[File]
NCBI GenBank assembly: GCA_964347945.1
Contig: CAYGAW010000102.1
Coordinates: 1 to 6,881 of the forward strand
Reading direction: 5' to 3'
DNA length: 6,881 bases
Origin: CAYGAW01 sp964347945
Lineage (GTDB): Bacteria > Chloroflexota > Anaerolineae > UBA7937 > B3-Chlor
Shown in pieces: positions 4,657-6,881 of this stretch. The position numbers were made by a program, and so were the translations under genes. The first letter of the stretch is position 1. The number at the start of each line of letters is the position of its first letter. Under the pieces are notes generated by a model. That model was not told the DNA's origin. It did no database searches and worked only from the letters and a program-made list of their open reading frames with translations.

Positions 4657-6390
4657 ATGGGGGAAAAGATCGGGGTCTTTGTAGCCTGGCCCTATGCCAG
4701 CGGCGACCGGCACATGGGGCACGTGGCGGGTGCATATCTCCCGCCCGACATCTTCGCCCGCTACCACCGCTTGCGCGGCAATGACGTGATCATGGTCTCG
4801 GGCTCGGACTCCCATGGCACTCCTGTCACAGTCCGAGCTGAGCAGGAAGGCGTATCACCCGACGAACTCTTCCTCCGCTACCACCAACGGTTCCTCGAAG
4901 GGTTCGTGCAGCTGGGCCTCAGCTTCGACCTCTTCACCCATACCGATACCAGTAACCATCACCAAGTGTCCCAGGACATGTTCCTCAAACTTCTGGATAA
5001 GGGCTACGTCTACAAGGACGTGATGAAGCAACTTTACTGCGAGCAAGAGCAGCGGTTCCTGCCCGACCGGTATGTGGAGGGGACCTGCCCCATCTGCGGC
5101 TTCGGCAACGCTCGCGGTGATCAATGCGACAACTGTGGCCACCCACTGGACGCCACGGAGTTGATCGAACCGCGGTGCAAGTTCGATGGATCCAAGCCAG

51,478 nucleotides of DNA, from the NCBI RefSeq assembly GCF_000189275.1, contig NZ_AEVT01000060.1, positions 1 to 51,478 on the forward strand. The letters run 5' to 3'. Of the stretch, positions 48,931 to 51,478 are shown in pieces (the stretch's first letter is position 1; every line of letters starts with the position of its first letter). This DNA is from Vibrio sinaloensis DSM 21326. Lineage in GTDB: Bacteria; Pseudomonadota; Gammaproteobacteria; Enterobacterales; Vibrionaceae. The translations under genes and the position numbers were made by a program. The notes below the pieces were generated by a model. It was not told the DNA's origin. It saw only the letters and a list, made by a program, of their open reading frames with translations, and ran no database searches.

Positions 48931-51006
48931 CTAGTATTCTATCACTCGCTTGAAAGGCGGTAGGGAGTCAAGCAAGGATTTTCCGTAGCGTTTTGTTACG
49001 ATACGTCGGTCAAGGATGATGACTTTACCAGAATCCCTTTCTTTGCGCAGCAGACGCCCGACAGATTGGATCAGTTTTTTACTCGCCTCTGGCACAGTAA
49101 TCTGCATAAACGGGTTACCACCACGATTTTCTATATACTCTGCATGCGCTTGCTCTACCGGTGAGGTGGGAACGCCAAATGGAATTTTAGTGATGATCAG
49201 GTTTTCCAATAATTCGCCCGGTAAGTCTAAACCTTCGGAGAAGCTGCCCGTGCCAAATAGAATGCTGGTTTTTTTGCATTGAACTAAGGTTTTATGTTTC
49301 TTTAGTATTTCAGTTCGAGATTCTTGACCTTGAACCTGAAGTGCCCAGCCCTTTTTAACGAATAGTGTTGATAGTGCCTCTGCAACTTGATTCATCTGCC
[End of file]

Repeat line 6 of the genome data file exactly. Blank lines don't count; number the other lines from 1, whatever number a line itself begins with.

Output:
Origin: CAYGAW01 sp964347945